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For performance reasons, we recommend disabling the Windows firewall if you want to access Act! from your own network.

Due to the delay in accessing the Act! database from outside, it is not recommended to access the SQL server over WAN.
Therefore we recommend the following solutions.

  • Act! for Web
  • Handheldcontact
  • Act! Sync
  • Terminal Server
  • VmWare View
  • Panologic TSE

If you want to reach the database from outside (most likely via a DMZ), then you need to open some ports.

By default, these are the ports you need to configure if you have a firewall between your database server and your client (or Act! for Web Server).


Port Nummer

TCP 1433 (Standard SQL Server Port)
UDP 1434 (Standard SQL Server Port)
TCP 80 (Default Web Port if you are using ACT! Internet Synchronization, or ACT! by Sage Premium for Web)

o ensure that it is the correct network port.
Use the following steps to verify the current port number that the Publisher database is monitoring for network synchronization.

  1. Start the ACT! Network Sync Service: and check which port is selected here.
  2. The port is displayed in the Monitor Port section.

To ensure that it is the correct application port.

Use the following steps to verify the current port number that the Publisher database monitors for application synchronization.

  1. Go to the Tools menu, then to Synchronization, and then click Accept Incoming Sync.
  2. If synchronization was already enabled, the Sync Result message box should appear.
    Click OK to stop the synchronization.
  3. Now go back to the Tools menu, click on Synchronization, and then click on Accept Incoming Sync. The ACT! dialog box should appear.
  4. Check the port number and click OK. Now the sync result message box should appear.
  5. Click OK to confirm the message box. 


Instructions to find out the dynamically distributed ACTDIAG SQL port.

  1. Click on the Windows Start button.
  2. Now write actdiag in the window and confirm with Ok.
  3. If a disclaimer box pops up, you can simply confirm it with Ok.
  4. As soon as the ACT! Diagnostics window appears, click on Server -> Server Security.
  5. You will find the TCP/IP port number in the lower area.

Tutorial: SMB over TCP vs. SMB over NBT
A central task for the SMB (Server Message Block) protocol is file sharing. In Windows NT, it ran over NBT (NetBIOS over TCP/IP), which used the famous UDP 137 and 138 ports and TCP 139. With Windows 2000, Microsoft added the option to run SMB directly over TCP/IP, without the additional NBT layer. TCP port 445 is used for this purpose.

Enabling and disabling NBT to control ports 137, 138, and 139
In Windows versions since Windows 2000 you have the possibility to disable NetBIOS via TCP/IP. First, locate the appropriate network adapter icon, right-click and select Properties. How you find the network adapter icon varies a bit between Windows versions. Then click on Internet Protocol (TCP/IP) and Properties. Again, the exact name varies slightly between versions. Now click on Advanced and select the WINS tab. There you can enable or disable NetBIOS over TCP/IP. The changes take effect immediately without having to restart the system.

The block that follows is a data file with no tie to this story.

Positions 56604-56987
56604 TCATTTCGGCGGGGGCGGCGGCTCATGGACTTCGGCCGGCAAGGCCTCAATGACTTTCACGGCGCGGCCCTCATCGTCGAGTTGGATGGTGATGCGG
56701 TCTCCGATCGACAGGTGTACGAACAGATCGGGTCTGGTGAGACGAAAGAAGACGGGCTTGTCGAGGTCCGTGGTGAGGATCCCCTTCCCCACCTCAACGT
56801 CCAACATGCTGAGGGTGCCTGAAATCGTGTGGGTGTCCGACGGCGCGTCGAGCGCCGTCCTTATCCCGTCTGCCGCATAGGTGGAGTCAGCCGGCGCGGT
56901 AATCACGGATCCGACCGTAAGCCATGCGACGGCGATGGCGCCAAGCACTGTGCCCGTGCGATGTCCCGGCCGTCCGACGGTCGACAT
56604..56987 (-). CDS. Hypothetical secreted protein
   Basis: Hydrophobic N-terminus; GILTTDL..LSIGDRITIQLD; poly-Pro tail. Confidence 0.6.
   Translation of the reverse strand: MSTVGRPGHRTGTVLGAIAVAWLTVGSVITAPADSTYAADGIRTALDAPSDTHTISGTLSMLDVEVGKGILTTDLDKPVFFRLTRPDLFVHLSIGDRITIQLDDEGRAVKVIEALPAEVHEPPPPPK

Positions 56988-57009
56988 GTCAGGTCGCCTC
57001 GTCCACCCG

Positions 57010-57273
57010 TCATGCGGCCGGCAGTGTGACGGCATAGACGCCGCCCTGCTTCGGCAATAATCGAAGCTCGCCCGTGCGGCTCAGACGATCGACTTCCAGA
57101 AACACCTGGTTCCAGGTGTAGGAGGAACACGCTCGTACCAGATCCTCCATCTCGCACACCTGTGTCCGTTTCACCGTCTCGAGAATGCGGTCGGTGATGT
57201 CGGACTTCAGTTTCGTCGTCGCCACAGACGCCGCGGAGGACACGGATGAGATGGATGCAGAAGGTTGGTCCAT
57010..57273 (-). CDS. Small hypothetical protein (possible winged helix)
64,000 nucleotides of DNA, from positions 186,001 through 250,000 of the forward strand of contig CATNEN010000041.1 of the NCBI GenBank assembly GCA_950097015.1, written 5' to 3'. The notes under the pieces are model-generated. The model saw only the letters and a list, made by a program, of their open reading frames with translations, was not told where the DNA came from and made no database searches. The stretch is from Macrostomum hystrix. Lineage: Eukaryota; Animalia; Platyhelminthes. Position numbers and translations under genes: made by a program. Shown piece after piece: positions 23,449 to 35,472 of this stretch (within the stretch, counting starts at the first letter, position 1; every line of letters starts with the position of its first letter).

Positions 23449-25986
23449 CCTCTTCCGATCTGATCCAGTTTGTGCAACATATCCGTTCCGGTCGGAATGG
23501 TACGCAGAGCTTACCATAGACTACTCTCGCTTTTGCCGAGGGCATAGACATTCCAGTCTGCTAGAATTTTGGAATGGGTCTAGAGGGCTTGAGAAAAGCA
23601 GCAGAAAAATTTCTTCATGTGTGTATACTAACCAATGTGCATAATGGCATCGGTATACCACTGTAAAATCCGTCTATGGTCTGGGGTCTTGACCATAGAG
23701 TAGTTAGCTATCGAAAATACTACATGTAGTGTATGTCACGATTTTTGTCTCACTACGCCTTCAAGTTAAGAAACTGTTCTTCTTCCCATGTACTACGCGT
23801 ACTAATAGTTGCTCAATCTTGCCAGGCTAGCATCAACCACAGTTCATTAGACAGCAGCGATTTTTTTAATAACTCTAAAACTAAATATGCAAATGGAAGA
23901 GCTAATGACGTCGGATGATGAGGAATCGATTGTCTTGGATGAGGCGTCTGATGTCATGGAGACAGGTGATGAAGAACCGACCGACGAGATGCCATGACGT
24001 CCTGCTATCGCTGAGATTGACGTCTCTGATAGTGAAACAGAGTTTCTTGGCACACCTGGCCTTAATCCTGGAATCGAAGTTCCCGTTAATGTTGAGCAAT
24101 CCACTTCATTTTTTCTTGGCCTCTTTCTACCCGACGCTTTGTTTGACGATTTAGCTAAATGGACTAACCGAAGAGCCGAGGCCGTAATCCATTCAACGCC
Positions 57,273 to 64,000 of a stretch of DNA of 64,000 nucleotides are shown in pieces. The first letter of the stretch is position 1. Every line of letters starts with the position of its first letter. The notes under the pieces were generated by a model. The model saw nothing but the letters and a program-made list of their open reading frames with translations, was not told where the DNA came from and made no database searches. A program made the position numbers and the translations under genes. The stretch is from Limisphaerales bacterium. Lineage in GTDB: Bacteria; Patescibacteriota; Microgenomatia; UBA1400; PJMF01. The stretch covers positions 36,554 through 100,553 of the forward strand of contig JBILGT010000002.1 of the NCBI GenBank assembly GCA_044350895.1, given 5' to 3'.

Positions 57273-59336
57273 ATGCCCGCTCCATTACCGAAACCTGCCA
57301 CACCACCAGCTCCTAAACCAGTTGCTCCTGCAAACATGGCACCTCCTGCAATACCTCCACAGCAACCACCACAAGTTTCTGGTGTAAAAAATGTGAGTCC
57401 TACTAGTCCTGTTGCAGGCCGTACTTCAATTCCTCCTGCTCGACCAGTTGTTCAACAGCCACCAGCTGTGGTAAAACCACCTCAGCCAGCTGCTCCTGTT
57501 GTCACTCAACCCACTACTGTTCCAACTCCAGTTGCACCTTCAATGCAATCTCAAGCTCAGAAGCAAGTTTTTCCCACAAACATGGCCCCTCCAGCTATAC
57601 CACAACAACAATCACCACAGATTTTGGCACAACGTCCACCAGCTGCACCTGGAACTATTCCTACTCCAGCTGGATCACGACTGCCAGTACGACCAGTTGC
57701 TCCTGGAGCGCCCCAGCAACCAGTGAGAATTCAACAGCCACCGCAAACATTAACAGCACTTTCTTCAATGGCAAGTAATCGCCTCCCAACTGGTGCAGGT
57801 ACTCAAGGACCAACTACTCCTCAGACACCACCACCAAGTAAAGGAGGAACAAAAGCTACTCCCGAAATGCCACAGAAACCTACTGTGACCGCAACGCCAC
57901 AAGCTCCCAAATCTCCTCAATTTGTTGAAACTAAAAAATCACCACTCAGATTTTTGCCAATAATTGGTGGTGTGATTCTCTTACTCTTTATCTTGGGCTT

Disable NBT (NetBIOS over TCP/IP) to close UDP ports 137 and 138 and TCP port 139. Enable NBT to reopen these ports.

The communication process of ports 139 and 445 is realized using the SMB (Server Message Block) protocol. That is, you use the name list information in the DNS server to find the object you need to communicate with. If you successfully get the IP address of the object, you can access the shared resources. Windows versions prior to Windows 2000 use the NetBIOS protocol to solve the computer name problem. The IP address is determined by sending the NetBIOS name of the communication partner to the WINS server. CIFS, inherited from Windows 2000 and later versions, uses DNS to solve the computer name problem.

On systems after Windows 2000, port 445 is used. The file sharing function itself is the same as port 139, but this port uses a different protocol than SMB. It is the latest CIFS (Common Internet File System) protocol used in Windows 2000. CIFS and SMB have different methods for resolving computer names. SMB uses NetBIOS and WINS to resolve computer names, while CIFS uses DNS. When ports 139 and 445 are open at the same time, port 445 is preferred for file sharing on the network. When port 445 is closed, file sharing on the network uses port 139, but since Windows 10, file sharing uses only port 445. When port 445 is closed, file sharing services cannot be used. Therefore, in the internal corporate network environment where the file and print server uses Windows, ports 139 and 445 cannot be closed.